“Yes,” says Sandys. “We are in 1938 again…because once you tell Iran that they can have ten nuclear bombs, you can’t stop them from building a hundred.”
“It’s like when Chamberlain told Hitler, ‘You can take the rest of the Rhinelands back and yes, you can have part of Czechoslovakia…Well, Hitler took the whole lot, and that forced us into making the agreement with Poland, that if anyone invades Poland then we’re standing by them. So that ended up leading to the situation that then caused the Second World War,” he continued.
“This is the situation in Iran, and especially with ISIS around,” says Sandys, “you do not give this type of technology or allow this type of technology to fall into the hands of fanatics who have no value on human life, and have made it very clear that they are going to start World War III. Because anyone who hits Israel – immediately the response will be given by Europe, and by America. This is a trap, and we are walking into it eyes wide open.”
Born ten years after Churchill’s death, Sandys is a reminder that we are not far removed from the generation that fought Hitler. Post-war, the mainstream of the Greatest Generation spared their children from dwelling on the causes and ends of war and civilization. But sheltering from the knowledge of demons excludes angels too, and in holding to a form of godliness yet denying its power, the resulting society obscured why it’s necessary to preserve Judeo-Christian principles. There arose a generation that did not know Churchill knew the Lord, and that didn’t think such matters affected their lives, according to Sandys.
Thus, in the writer’s opinion, we come full circle to misplaced trust in government dependency, and naiveté in foreign affairs. Like King Amaziah of Judah (II Chronicles 25:15), America is falling for the same false gods of regimes she helped defeat — idols hungry for the sacrifice of life, liberty, and faith for the expansion of the state.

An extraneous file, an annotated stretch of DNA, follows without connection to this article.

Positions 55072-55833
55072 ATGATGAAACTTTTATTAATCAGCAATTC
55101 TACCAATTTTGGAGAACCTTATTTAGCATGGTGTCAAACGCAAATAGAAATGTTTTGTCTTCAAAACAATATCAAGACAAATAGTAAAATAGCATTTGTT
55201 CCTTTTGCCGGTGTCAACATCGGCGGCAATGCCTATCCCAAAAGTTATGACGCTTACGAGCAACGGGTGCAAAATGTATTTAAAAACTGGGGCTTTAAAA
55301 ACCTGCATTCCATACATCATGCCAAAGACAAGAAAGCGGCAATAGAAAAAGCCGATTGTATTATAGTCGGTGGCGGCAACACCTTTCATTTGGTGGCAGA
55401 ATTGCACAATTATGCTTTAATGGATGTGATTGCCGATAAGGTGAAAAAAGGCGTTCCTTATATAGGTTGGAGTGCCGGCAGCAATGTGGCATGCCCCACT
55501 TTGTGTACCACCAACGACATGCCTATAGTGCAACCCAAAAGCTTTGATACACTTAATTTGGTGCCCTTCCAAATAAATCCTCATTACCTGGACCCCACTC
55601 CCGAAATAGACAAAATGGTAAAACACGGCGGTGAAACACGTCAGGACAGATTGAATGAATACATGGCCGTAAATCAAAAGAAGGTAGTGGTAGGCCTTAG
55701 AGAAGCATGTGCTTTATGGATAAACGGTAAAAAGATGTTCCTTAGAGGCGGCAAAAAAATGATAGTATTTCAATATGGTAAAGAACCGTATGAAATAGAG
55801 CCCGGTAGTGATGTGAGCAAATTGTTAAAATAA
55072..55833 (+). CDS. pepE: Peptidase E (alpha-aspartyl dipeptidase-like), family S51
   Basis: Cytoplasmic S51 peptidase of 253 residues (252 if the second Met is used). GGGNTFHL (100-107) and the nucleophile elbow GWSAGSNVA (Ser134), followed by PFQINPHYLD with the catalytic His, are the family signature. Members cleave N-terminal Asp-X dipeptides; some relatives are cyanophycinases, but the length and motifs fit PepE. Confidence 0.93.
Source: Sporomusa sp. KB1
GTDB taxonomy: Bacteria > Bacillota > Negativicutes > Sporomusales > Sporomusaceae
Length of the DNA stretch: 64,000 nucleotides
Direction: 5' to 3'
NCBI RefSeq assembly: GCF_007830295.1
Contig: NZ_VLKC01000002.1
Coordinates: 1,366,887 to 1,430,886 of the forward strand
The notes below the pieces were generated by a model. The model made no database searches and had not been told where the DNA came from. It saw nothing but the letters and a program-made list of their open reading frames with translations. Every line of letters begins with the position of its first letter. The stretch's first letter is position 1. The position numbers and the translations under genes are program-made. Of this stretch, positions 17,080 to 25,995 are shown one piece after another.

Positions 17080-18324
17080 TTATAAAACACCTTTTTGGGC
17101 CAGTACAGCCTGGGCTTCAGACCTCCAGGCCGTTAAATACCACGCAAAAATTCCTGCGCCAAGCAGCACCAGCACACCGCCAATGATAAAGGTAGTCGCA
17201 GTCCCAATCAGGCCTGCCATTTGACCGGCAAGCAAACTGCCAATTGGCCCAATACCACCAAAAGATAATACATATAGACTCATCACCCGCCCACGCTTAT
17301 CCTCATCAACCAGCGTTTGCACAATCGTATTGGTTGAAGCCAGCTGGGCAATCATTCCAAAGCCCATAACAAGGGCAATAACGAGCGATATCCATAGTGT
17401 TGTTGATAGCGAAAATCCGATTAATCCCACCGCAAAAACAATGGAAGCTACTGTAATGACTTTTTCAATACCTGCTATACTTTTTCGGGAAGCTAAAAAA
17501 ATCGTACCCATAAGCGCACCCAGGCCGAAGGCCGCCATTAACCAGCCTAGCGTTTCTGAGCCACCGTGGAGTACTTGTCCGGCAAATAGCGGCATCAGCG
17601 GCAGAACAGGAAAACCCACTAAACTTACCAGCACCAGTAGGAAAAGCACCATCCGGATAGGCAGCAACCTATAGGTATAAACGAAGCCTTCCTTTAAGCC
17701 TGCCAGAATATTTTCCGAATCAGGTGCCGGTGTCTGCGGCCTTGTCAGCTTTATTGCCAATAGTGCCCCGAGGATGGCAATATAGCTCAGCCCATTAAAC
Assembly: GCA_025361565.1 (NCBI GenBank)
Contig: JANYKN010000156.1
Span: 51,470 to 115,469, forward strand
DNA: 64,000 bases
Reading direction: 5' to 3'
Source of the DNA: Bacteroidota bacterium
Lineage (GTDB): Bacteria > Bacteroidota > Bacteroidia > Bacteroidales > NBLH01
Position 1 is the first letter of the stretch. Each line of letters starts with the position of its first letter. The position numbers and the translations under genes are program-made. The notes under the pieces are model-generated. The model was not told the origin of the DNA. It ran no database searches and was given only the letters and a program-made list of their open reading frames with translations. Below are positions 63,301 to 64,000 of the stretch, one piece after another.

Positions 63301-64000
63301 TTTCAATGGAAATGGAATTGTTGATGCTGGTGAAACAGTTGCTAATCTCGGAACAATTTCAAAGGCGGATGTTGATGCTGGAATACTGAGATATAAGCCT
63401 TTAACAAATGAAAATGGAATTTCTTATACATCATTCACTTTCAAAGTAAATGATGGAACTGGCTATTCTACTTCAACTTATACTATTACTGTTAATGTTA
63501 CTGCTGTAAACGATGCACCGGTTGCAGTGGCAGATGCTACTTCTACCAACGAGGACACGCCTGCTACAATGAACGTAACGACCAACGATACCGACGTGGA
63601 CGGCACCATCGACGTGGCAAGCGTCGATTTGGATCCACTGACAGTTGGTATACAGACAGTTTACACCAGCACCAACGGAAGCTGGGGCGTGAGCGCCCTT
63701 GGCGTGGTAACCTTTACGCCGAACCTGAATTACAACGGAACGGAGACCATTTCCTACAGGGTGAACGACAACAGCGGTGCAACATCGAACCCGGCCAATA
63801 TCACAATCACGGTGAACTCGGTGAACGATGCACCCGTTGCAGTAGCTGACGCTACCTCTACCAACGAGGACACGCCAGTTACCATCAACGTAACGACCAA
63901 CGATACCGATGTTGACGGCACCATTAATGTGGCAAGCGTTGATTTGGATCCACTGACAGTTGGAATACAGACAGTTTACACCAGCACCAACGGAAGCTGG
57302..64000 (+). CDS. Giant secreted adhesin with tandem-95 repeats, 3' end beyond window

“The difference between Great-Grandpapa and Hitler was Hitler pointed the hope of the people towards himself,” Sandys explains. “He had the audacity to equal himself with Jesus. What he once said to Martin Bormann was ‘What Jesus was unable to finish, I, Adolf Hitler will complete.’”
For the youth, Hitler’s regime spoofed the Lord’s prayer to deify the Führer, declaring “thy Third Reich comes, thy will alone is law upon earth.”
“Great-Grandpapa never did that,” says Sandys. “He clearly pointed the hope of the people towards God.” At the age of sixteen, Churchill shared with a friend his premonitions of London being under attack and himself being assigned to defend it. But Churchill’s hope was not in himself, because he acknowledged the higher power of God to whom he was accountable.
Churchill recognized the limitations of human nature even in his daily routine, understanding the importance of rest. During the war, Churchill worked from his bed until around eleven o’clock in the morning, and took a rest in the afternoon so that he could stay up through the night into the early hours of the morning. “It was vital,” says Sandys. “It was wonderful to know that there was a leader awake, while everyone else was asleep.”
Churchill was awake in more ways than one. Sandys hopes that learning about Churchill’s worldview will be revelatory for the world today — a world reeling in light of ISIS waging war in the streets of Paris.
“I’m hoping that this book is going to give people a perspective on my great grandfather that is basically going to bring some sort of a spiritual awakening,” says Sandys. “If God intervened in Great-Grandpapa’s life, then it is entirely possible that He is intervening in our own individual lives today and He is intervening in the world.
“It’s obvious that He intervened in Great-Grandpapa’s life, it’s obvious that God intervened in World War II…if that is the case based on the evidence that we have presented, is it too much of a stretch to ask people to believe that God is working today, and that God will raise up a leader to help us and to protect us?”